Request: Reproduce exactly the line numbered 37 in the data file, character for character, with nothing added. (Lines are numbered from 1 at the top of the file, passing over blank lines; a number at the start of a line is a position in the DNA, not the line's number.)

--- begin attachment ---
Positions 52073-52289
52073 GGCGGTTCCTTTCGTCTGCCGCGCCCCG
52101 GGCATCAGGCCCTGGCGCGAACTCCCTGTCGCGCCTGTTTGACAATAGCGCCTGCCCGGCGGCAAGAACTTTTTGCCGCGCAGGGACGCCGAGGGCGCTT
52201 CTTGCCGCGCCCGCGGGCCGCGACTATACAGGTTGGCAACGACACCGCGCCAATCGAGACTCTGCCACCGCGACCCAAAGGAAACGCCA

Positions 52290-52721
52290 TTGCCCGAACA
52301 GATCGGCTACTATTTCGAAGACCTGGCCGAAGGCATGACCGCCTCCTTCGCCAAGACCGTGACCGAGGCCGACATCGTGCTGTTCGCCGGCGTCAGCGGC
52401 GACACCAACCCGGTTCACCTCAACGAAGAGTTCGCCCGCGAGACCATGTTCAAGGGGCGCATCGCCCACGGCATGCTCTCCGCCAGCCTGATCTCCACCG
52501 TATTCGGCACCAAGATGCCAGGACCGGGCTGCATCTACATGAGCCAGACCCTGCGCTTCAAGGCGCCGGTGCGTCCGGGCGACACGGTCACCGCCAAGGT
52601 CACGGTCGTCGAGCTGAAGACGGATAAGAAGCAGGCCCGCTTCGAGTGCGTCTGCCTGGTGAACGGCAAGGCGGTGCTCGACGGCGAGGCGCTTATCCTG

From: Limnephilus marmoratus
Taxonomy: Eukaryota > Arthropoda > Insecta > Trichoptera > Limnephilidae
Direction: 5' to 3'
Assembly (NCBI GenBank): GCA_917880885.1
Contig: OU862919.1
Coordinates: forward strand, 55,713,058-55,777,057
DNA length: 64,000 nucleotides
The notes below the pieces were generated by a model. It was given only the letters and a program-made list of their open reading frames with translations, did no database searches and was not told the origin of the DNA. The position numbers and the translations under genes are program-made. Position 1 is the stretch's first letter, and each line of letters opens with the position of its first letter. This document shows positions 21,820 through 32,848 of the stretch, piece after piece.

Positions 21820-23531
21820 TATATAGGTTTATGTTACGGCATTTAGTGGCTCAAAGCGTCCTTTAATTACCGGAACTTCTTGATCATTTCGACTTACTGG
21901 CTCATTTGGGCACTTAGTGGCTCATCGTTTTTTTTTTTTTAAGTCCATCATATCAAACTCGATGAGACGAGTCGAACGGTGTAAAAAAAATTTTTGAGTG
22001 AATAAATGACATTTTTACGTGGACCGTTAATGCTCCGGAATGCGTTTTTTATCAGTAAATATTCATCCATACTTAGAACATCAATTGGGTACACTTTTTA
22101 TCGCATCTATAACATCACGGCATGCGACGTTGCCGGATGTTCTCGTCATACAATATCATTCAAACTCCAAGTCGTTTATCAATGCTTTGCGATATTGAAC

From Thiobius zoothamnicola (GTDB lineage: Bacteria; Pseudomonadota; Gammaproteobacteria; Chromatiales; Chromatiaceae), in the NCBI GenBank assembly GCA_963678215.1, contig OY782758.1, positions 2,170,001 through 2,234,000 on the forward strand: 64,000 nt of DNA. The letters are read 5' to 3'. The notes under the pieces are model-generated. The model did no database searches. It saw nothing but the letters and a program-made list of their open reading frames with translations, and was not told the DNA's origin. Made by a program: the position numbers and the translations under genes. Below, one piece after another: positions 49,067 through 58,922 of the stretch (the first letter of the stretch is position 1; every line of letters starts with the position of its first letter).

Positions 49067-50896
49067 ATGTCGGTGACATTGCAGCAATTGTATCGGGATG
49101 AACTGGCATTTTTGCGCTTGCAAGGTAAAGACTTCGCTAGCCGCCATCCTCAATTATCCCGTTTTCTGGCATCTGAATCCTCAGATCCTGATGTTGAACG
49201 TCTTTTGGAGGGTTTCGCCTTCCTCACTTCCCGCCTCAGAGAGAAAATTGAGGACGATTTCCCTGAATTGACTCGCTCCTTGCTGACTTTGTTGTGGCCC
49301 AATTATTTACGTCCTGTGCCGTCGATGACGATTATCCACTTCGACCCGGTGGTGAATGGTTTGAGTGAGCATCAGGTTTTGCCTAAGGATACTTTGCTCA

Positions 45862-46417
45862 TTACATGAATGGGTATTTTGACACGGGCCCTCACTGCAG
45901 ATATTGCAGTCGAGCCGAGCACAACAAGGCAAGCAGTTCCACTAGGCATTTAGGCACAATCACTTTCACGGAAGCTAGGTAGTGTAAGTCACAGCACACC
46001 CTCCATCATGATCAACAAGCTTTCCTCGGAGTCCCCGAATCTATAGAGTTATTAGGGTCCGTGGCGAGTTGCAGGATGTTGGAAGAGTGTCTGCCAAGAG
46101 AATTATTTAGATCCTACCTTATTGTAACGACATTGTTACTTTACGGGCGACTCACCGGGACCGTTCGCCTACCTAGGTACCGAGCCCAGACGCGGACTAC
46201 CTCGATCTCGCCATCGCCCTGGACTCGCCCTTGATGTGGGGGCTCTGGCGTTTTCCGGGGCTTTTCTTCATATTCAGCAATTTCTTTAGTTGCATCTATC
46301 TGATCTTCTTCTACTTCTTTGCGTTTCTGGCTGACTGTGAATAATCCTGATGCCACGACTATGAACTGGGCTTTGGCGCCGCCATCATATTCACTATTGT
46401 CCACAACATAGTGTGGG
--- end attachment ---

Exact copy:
46401 CCACAACATAGTGTGGG